The TOEFL test is taken by students who are interested in furthering their academic careers and want to demonstrate a proficiency in North American English. The competitiveness of school admissions dictates a good TOEFL score as a minimum to even be considered by some colleges. The TOEFL covers 3 content areas: Writing, Reading, and Listening. You will not find social studies, chemistry, physics and biology on the TOEFL, unless a few of these topics are covered indirectly on the sections.
The test is designed to be one of the first hurdles in your academic career. Consequently, the questions focus on your ability to apply knowledge that you have learned in past experiences related to the English Language. The TOEFL requires that you understand the underlying concepts of the English language.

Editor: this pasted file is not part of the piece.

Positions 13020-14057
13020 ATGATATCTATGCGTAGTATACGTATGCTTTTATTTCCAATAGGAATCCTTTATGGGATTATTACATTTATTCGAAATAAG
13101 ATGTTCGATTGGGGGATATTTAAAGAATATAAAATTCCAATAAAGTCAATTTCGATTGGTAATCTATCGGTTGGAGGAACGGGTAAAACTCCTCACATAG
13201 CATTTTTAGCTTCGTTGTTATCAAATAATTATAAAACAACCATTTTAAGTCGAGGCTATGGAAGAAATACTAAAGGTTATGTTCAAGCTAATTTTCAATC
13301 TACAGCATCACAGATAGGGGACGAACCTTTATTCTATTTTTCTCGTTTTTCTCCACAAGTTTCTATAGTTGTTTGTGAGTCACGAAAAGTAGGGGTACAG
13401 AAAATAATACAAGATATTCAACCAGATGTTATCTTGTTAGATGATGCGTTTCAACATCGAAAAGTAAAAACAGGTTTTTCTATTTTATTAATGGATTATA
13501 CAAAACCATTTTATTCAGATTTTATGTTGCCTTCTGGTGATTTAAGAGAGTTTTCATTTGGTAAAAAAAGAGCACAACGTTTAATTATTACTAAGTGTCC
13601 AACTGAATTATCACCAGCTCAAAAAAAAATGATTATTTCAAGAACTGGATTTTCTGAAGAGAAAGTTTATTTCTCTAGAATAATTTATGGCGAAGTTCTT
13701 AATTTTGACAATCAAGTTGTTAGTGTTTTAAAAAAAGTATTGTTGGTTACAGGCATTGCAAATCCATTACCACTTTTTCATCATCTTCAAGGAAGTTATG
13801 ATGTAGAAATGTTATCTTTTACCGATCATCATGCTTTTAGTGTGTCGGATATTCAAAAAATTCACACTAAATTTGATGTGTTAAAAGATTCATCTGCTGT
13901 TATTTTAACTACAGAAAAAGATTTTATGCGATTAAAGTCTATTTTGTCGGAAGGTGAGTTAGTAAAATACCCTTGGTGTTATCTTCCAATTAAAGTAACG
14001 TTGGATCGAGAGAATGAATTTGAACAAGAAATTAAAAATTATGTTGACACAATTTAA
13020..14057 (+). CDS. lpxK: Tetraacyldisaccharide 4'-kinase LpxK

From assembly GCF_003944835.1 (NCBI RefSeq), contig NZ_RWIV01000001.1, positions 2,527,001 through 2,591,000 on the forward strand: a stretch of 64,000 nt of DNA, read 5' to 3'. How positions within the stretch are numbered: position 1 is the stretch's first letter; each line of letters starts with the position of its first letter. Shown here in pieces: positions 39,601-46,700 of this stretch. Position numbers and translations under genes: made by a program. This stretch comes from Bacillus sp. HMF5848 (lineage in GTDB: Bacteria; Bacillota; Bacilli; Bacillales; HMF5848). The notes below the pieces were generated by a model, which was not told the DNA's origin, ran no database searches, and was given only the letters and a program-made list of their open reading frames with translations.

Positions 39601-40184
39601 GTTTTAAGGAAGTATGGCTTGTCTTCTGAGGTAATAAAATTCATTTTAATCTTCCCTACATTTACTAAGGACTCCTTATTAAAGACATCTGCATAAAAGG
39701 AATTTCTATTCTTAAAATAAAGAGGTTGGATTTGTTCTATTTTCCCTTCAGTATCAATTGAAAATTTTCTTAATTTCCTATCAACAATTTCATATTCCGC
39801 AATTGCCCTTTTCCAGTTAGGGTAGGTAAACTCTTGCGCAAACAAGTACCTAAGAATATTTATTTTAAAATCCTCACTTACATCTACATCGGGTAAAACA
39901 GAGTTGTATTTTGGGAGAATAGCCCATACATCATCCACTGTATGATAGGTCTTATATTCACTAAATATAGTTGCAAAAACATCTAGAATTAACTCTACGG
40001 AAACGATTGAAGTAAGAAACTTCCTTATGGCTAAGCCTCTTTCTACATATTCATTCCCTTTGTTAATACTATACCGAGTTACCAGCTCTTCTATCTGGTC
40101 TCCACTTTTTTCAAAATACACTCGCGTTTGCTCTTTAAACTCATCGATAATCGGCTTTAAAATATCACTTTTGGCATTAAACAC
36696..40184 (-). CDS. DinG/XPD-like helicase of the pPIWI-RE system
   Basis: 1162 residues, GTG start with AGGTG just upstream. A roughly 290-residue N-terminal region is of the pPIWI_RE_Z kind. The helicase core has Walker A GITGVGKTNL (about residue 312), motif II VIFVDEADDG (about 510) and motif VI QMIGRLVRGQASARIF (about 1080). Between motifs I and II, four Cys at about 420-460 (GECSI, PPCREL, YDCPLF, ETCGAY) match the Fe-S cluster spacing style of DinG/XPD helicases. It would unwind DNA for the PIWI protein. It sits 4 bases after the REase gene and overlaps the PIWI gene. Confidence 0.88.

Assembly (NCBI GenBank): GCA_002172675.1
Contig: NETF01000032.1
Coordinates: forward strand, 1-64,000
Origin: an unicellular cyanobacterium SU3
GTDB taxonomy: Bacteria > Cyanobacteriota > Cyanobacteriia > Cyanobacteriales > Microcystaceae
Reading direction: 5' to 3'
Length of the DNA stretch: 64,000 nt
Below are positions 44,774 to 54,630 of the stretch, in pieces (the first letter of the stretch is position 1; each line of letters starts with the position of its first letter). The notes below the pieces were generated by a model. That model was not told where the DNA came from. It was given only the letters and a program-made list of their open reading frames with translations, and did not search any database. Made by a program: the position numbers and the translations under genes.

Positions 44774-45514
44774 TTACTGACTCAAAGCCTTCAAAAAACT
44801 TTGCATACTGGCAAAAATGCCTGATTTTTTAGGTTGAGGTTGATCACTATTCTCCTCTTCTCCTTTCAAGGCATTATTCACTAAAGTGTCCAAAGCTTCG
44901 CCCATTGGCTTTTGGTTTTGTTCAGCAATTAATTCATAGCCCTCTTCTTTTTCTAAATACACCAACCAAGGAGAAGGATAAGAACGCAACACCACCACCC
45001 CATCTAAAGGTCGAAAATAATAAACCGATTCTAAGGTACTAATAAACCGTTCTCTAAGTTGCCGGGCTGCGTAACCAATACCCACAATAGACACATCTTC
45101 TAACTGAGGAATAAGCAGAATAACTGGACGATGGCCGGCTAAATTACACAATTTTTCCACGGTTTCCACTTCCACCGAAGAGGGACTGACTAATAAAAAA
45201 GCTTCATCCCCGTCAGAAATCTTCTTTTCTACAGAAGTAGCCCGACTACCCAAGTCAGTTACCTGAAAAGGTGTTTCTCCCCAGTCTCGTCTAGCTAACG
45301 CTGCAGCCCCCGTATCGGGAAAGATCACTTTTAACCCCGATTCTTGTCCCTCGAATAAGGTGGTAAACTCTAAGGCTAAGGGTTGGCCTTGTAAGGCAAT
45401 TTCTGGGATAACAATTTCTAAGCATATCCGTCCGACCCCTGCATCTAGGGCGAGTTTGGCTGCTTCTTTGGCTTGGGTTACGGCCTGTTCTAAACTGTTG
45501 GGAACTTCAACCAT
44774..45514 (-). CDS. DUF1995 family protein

The hours of studying and class work are finally worth it when you gain acceptance into the school or job of your choice.
Please take your time to review all of articles written about the test and the pitfalls that some students fall into with the test. Hopefully, you can avoid the mistakes that others make when preparing for the exam and will find the following information to be helpful and informative on dealing with the TOEFL test.